Donald Trump knew hush payments were wrong, Michael Cohen says in interview – Donald Trump’s America
US President Donald Trump directed hush payments to two women during the 2016 presidential campaign and knew the actions were wrong, his former personal lawyer Michael Cohen said in a television interview with US network ABC News that aired on Friday.
- Mr Trump’s former “fixer” gives his first interview since being sentenced to three years in prison
- Mr Trump knew payments to silence a former Playboy model and adult film star were wrong, Cohen says
- Federal law requires campaign contributions to be disclosed
“He directed me to make the payments. He directed me to become involved in these matters,” Cohen, who was sentenced to prison this week over campaign finance and other charges, told ABC News, the American Broadcasting Company.
Mr Trump has said he never directed Cohen to break the law.
“I don’t think there’s anybody that believes that,” Cohen said.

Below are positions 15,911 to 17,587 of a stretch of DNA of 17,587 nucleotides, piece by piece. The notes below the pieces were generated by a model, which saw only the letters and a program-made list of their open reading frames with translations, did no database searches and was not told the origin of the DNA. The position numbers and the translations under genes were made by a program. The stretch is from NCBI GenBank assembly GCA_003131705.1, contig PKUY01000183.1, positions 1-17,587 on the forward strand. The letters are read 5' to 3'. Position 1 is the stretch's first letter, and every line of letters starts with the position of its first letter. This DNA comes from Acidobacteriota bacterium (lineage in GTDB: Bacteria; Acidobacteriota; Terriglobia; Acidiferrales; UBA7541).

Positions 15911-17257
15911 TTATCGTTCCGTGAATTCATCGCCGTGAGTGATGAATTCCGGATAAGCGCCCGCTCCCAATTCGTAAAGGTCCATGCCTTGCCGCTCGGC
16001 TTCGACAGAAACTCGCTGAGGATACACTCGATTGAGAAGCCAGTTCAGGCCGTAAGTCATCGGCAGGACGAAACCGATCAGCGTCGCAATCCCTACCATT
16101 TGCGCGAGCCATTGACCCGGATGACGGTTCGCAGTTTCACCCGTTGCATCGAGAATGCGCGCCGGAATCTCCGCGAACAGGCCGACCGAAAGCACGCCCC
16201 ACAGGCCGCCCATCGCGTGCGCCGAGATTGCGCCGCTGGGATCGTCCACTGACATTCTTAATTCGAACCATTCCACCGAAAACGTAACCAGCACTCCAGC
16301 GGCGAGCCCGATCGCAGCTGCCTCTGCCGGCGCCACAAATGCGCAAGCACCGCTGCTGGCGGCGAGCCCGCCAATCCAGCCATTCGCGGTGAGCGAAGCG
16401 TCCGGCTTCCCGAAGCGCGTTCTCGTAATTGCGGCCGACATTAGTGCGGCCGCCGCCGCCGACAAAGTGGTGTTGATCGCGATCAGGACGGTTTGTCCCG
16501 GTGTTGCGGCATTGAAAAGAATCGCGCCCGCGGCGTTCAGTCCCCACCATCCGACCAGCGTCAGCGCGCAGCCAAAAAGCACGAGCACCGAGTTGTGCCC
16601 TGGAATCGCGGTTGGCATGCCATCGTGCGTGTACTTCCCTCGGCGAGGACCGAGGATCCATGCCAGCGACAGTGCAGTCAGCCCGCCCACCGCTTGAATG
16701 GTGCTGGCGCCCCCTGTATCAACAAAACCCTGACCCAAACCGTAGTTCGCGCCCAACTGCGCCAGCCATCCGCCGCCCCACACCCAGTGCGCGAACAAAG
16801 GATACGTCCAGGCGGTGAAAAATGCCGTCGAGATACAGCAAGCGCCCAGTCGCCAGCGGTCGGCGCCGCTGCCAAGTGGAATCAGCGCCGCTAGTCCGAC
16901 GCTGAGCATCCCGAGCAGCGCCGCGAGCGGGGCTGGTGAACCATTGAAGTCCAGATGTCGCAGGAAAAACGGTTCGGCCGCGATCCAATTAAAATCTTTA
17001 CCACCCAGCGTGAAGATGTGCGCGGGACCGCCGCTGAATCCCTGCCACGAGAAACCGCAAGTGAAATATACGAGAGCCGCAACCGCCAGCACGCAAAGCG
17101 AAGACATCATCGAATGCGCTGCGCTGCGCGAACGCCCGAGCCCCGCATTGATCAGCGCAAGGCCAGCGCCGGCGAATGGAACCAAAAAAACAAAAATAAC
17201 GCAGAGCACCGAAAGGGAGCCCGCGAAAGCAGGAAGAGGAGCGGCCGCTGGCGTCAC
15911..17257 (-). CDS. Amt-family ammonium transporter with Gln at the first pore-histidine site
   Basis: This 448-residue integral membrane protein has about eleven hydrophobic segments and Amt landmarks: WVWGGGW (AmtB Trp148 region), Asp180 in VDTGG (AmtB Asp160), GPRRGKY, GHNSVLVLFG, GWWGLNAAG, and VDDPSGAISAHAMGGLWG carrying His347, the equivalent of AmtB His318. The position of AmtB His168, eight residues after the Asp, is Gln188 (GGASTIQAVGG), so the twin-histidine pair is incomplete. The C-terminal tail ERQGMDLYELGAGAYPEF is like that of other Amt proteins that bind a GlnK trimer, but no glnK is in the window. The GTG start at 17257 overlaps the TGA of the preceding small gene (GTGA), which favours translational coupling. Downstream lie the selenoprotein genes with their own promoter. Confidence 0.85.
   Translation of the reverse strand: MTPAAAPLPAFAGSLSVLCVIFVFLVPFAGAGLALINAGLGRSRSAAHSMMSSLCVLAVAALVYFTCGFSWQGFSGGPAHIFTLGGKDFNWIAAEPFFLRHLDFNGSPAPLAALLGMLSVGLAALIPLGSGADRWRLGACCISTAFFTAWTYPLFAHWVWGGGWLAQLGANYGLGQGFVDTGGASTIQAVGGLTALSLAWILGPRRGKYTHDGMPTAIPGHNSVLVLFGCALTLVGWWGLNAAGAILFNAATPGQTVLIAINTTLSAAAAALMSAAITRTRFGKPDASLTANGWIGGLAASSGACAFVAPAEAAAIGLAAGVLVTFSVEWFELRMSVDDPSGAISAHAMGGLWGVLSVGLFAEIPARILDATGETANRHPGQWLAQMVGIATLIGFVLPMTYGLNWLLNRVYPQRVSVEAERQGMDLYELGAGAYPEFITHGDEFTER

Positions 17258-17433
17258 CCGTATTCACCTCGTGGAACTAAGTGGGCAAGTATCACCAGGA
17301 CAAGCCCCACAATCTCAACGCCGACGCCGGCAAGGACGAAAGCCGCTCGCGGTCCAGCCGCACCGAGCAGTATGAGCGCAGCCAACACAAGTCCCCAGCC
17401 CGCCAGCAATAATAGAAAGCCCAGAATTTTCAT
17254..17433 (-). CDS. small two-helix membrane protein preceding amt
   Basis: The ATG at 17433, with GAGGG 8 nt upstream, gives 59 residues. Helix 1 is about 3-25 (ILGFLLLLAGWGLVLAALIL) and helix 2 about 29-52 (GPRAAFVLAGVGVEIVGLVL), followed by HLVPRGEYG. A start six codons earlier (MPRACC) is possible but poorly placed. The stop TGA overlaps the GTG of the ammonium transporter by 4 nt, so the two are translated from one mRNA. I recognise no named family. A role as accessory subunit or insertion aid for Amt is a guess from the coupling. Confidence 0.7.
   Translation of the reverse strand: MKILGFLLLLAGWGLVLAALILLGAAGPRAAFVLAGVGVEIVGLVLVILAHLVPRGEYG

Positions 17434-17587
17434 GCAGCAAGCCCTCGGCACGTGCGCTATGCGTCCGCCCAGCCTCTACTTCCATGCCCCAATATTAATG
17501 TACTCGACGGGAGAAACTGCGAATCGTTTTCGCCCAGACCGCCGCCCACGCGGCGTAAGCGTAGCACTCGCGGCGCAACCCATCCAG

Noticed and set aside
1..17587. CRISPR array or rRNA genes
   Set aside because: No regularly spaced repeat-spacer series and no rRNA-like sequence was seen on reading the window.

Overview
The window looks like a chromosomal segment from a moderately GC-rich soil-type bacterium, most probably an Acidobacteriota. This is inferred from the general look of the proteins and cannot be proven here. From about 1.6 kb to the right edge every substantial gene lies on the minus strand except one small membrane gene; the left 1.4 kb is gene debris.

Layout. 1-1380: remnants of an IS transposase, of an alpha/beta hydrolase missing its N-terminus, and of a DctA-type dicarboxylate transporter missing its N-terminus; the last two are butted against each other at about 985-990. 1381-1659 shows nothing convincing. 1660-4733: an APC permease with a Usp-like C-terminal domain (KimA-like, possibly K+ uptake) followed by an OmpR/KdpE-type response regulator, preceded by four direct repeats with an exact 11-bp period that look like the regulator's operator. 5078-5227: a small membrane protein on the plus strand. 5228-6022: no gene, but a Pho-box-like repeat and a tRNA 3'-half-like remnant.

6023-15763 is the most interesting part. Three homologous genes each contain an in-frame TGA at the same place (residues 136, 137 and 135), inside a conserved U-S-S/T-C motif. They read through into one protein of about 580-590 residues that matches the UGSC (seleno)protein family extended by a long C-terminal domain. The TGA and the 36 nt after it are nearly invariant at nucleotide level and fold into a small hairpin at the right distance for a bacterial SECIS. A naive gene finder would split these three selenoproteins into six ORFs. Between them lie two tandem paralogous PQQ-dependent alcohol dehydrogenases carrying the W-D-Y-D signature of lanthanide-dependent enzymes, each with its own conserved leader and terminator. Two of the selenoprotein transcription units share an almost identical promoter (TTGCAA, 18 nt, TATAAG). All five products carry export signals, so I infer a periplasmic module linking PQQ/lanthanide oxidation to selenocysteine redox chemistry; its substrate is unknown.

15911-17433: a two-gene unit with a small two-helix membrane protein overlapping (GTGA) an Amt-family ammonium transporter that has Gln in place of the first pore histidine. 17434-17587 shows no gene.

“First of all, nothing at the Trump organisation was ever done unless it was run through Mr Trump.”
Cohen, speaking in his first interview since he was sentenced on Wednesday, said Mr Trump at the time, “was very concerned about how this would affect the election” if voters knew about the alleged affairs and told him to pay off the two women — former Playboy model Karen McDougal and adult film star Stormy Daniels.
All the amounts and the dates all lined up with the payments made to Ms McDougal and porn star Stormy Daniels. (Reuters: Danny Moloshok)
“I just reviewed the documents in order to protect him,” Cohen said.
“I gave loyalty to someone who truthfully does not deserve loyalty.”
The payments aimed to help Mr Trump and his campaign, Cohen added.
Federal law requires contributions of “anything of value” to a campaign be disclosed, and an individual donation cannot exceed $2,700.
Asked if then-candidate Mr Trump knew the payments were wrong, Cohen told ABC’s Good Morning America program: “Of course.”
This week Cohen was sentenced to three years in prison for the payments as well as unrelated crimes of tax evasion and misleading banks, and two months for lying to Congress about a proposed Trump Tower project in Russia.